The Commercial Court was set up in 1895 following demands from the City of London and the business community for a tribunal or court manned by judges with knowledge and experience of commercial disputes which could determine such disputes expeditiously and economically, thereby avoiding tediously long and expensive trials with verdicts given by judges or juries unfamiliar with business practices.[3]

Of course, even the Commercial Court is not immune to increased competition from overseas – as its judges and those of us who practise in it are keenly aware. The Commercial Court in London has an international reputation, and it is hard to see what the Commercial Court has to gain – and easy to see what it has to lose – from being bracketed together with the Chancery Division under a new and unfamiliar name. The City UK, which has worked hard to promote London as a major centre for the resolution of international commercial disputes, has however welcomed the rebranding as a ‘forward-looking decision, indicative of the judiciary’s determination to ensure that Britain’s legal system remains world-leading and at the forefront of dispute resolution globally’ and as giving ‘greater clarity to users about the focus and coverage of legal services available at the Courts’.

On the domestic front, the press release referred to ‘the Commercial Court, (including the Admiralty Court and Mercantile Court)’. This formulation – suggesting that there is a single Mercantile Court which is somehow part of the Commercial Court – is also new. Until now, the Mercantile Courts have formally been separate from the Commercial Court, with their own Mercantile Court Guide (not updated since 2012 and as a result now unusable in some respects), although in London there has been a considerable overlap. The London Mercantile Court is administered by the Commercial Court listing office, and there is considerable fluidity between the judges of the two courts, with Commercial Court judges frequently hearing applications in the London Mercantile Court, and the Mercantile Court judge in London, HHJ David Waksman QC, frequently sitting in the Commercial Court.

It is intended, too, that following the launch on 4 July 2017, the Rolls Building courts in London will co-operate more closely with the Mercantile Courts in the regions. Sir Geoffrey said that in principle no case would be too large to be heard outside London, and that in time, the ‘judicial fire-power’ in specialist centres would increase. Although the press release said that the Mercantile Courts in Birmingham, Manchester, Leeds, Bristol and in Cardiff would be renamed Business and Property Courts, with expansions to Newcastle and Liverpool likely in the future, Sir Geoffrey said that the Mercantile Courts would become Commercial Circuit Courts, and their judges would be Commercial Circuit Judges. In addition, the financial limits in the county court have not been increased for some years, and Sir Geoffrey expressed hope that this would happen, in order to allow them to take on more business.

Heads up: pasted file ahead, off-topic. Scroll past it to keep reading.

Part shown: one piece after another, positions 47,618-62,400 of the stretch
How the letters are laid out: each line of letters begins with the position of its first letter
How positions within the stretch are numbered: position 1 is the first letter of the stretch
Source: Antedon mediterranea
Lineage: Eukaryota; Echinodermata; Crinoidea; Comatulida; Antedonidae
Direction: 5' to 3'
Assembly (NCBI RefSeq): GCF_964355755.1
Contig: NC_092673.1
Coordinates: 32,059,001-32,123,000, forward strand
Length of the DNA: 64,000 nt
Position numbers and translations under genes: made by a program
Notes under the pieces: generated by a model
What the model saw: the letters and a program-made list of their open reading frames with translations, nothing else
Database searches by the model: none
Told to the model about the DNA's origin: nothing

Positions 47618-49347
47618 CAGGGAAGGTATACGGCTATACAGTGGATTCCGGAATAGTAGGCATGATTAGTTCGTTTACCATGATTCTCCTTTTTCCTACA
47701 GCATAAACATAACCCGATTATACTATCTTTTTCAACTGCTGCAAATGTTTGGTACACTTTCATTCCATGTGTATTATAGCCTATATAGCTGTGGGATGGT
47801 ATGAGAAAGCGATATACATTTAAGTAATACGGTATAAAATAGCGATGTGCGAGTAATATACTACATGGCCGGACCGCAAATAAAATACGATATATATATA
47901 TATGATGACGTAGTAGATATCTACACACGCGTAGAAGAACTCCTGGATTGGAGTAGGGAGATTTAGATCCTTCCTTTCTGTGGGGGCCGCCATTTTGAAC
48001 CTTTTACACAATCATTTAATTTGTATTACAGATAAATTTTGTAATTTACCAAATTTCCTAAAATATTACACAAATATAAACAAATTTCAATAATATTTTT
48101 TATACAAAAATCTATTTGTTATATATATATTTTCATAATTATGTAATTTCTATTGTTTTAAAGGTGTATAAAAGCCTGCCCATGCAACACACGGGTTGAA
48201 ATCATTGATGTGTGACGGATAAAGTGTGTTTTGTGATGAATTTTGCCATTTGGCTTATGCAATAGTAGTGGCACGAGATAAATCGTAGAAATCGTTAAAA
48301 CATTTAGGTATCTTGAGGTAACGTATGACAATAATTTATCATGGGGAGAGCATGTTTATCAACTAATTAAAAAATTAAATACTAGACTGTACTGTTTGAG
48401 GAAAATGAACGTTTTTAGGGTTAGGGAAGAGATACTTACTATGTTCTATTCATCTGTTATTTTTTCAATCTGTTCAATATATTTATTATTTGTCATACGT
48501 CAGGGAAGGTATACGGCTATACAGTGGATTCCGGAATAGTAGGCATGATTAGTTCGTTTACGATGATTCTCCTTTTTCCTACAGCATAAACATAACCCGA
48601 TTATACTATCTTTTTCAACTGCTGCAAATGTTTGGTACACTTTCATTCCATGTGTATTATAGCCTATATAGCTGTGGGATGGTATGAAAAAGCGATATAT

Sir Geoffrey emphasised that the specialist procedures in the Commercial Court, Technology and Construction Court and Chancery Division will remain: he said that procedures in these courts are an internal matter, and the changes are outward-facing. He added that the question which he is asked most often by barristers is what we should put in the heading of statements of case once the new courts have been formally launched. This perhaps sheds light on the personality traits of some barristers (well known to their families but perhaps less clearly perceived by the barristers themselves), and suggests that they may be less willing than Sir Geoffrey to leave behind the era of Jarndyce and Jarndyce. They will no doubt be relieved to hear that the launch of the Business and Property Courts on 4 July 2017 will bring with it a new Practice Note in which the answer to this[4] and similar procedural puzzles can be found.